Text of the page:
When we ar­rive in the city, we im­me­di­ately hop on a tourist bus and our cam­eras don’t stop click­ing. With its strik­ing Ge­or­gian and Vic­to­rian ar­chi­tec­ture and wind­ing me­dieval streets, it’s easy to see why Ed­in­burgh has been listed as a World Her­itage site.

Ed­in­burgh Cas­tle still dom­i­nates the ur­ban sky­line, grandly perched atop an an­cient dead vol­cano in the cen­tre of a city once home to Robert Louis Steven­son and Wal­ter Scott, and, more re­cently, Muriel Spark, J. K. Rowl­ing and Irvine Welsh.

My part­ner’s sis­ter is es­pe­cially en­thralled be­cause, be­ing a fan of crime nov­el­ist Ian Rankin, she is keen to visit some of the haunts of his char­ac­ter In­spec­tor Re­bus.

Ed­in­burgh is a great city to walk around at night, with enough stylish bars and pubs, restau­rants and live en­ter­tain­ment to ri­val any con­ti­nen­tal city. It’s also a fit­ting place to say good­bye to our short Scot­tish ad­ven­ture. At the air­port, en route to Lon­don, we all vow to re­turn.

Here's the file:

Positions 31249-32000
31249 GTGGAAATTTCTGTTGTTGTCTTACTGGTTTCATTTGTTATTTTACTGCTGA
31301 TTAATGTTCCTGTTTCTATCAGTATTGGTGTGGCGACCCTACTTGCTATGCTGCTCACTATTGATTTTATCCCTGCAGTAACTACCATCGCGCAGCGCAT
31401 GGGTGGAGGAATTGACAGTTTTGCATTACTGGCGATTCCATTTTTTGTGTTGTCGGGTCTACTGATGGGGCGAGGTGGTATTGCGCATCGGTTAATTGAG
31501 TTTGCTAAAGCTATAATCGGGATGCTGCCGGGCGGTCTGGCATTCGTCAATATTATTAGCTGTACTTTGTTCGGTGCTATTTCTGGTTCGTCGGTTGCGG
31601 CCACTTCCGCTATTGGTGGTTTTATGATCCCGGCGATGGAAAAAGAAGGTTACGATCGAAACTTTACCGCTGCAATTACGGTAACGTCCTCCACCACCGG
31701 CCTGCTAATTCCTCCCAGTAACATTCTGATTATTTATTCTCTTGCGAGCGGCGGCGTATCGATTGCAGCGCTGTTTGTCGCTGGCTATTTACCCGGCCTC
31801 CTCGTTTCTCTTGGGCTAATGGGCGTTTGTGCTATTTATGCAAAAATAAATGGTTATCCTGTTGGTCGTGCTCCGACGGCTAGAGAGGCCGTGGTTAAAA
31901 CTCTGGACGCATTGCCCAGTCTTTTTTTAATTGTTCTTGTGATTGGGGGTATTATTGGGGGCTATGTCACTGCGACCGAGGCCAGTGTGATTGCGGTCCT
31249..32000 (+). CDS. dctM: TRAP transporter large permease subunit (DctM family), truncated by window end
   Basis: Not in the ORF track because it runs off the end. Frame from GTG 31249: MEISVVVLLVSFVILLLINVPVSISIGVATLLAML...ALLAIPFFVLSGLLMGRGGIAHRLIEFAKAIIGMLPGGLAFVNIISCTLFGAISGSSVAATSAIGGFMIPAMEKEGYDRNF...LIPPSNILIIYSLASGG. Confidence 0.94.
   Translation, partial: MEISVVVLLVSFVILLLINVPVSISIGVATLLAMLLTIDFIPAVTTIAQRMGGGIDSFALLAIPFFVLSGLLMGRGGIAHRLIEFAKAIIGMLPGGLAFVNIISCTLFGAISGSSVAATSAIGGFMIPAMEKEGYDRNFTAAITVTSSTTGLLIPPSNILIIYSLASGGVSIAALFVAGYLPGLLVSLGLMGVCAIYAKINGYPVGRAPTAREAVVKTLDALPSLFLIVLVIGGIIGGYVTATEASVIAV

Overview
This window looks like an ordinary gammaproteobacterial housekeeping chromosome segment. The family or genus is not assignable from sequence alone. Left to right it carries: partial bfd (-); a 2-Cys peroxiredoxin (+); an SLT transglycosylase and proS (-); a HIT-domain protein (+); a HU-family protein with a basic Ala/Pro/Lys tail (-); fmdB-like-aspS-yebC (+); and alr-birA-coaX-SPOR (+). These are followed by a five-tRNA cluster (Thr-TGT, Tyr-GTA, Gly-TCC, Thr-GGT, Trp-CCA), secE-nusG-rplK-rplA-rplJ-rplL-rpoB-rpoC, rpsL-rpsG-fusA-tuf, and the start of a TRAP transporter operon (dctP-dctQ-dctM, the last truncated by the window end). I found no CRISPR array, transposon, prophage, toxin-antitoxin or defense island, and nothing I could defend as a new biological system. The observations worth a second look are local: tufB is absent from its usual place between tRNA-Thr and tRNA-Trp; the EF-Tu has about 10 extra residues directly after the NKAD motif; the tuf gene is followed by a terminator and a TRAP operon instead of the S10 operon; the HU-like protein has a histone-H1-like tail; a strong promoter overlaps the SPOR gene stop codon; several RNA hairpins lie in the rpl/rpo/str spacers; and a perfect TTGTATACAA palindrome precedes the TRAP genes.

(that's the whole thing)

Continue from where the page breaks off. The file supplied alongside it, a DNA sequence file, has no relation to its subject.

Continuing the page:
Check­list

A gath­er­ing of the clans event, the Gath­er­ing 2009, will be held in Holy­rood Park, Ed­in­burgh on July 25-26 next year. It will be the largest in­ter­na­tional gath­er­ing of Scot­tish clans and a key event in a year­long Home­com­ing Scot­land pro­mo­tion cel­e­brat­ing the 250th an­niver­sary of the birth of Robert Burns and aimed at en­tic­ing trav­ellers of Scots ori­gin back to their roots. www.home­com­ingscot­land.com www.the­gath­er­ing2009.com www.vis­itbri­tain.com.au

Old Cale­do­nia: Clock­wise from above, Duart Cas­tle on the Isle of Mull; Stir­ling Cas­tle atop its crag; the Ed­in­burgh sky­line; pipers have a squeeze; golf course above Largs; Tober­mory